Wednesday, February 24, 2016

The American Dream

In the midst of this strange, and at times, somewhat scary election the idea of the American Dream is frequently raised by a politician keen to remind people that things could be better if you vote for him, or for  her.

An old college friend from England asked the question on Facebook this morning; "So  what is the American Dream?". I didn't have to think long about what it is for me, and probably for many thousands of other immigrants to this country. The American dream is opportunity; the opportunity to fulfill one's life ambitions through hard work and perseverance. And with opportunity comes hope and the belief that things can be better.

Growing up in England in the 50s, 60s and 70s one's life was pretty much mapped out by the time you left high school. If you passed what were called 'O' level exams at 16 you got to stay on in high school and take 'A' level exams at 18. If you got really good grades in these 'A' level exams you got the opportunity to go to University. I think it was less than 8% of the population got this opportunity at the time.

My 'A' level grades weren't good enough to get to University so I became an apprentice surveyor. At the same time I was playing field hockey for a mixed team of men and women at the weekends and it turned out most of them were teachers. They seemed like a really fun bunch and so I decided to enroll at a teacher training college, where my 'A'level results were good enough, to become a teacher. Four years later I graduated with a bachelors degree in education and started teaching a fourth grade class at a primary school in Bristol, England. A couple of years later in 1974 I was also  invited back to the college as a Resident Adviser which is where I met the exchange students from the University of Illinois.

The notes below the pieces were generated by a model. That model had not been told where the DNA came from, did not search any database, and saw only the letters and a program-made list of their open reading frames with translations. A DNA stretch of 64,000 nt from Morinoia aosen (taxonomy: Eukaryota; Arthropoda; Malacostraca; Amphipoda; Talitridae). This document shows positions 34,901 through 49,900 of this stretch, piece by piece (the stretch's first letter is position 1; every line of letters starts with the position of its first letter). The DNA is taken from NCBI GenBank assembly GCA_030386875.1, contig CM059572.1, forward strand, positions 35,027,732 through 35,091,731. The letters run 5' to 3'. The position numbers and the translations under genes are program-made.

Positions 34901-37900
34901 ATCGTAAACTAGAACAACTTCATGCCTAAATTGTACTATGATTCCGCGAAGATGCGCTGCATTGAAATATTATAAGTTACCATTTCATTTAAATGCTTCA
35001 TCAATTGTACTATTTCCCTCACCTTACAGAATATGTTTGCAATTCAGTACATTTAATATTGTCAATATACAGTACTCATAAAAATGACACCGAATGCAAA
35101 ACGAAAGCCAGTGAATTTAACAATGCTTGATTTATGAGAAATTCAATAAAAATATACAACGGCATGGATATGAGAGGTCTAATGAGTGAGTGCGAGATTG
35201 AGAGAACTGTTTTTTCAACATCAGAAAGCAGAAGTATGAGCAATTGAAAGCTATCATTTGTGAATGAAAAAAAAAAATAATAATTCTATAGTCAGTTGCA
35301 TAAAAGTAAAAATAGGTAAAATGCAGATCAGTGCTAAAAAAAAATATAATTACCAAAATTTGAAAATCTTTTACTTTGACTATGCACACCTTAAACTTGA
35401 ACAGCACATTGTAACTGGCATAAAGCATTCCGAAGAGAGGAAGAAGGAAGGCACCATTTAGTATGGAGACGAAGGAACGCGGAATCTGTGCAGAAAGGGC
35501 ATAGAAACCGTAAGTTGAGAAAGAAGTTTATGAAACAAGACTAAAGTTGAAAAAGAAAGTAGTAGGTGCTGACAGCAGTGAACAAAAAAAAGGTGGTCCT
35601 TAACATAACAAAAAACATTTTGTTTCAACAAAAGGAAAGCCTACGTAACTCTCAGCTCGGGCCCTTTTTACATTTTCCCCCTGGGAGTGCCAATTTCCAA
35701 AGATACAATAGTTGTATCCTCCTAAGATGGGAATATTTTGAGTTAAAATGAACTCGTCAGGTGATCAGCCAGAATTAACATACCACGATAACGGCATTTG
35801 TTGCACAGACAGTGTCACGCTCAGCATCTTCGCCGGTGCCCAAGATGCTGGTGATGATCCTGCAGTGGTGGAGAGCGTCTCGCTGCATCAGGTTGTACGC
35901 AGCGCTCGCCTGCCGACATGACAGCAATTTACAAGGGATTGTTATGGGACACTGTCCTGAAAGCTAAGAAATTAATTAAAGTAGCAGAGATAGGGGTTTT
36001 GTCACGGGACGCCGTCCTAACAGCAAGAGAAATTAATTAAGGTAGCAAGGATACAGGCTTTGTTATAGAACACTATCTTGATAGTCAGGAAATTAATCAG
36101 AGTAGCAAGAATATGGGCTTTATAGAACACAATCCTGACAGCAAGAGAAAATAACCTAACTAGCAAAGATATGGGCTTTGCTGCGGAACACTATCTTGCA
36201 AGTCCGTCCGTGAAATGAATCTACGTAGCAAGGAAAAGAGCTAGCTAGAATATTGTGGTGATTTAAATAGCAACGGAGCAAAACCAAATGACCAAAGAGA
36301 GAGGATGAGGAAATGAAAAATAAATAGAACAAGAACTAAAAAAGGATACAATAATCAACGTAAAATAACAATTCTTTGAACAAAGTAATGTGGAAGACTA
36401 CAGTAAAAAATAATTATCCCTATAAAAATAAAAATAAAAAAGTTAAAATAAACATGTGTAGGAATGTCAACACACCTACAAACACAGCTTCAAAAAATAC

At the time I had progressed as far as I could through the teaching profession; the next step being a headmaster (school principal) which I knew I did not want to do. The other career path was to be a college professor and teach other people all about the wonders of teaching. Unfortunately, my 'A' level results were still not good enough for me to pursue this avenue even though I now had a BEd degree. "So why not come to America and get your PhD at the University of Illinois" said one of the American professors who accompanied the US exchange students, "It's the land of opportunity" he continued. So I did. I took advantage of the opportunity to get my PhD in teacher education which then enabled me to become a professor in a teacher education program helping future teachers learn all about the wonders of teaching young children. The American Dream is opportunity.

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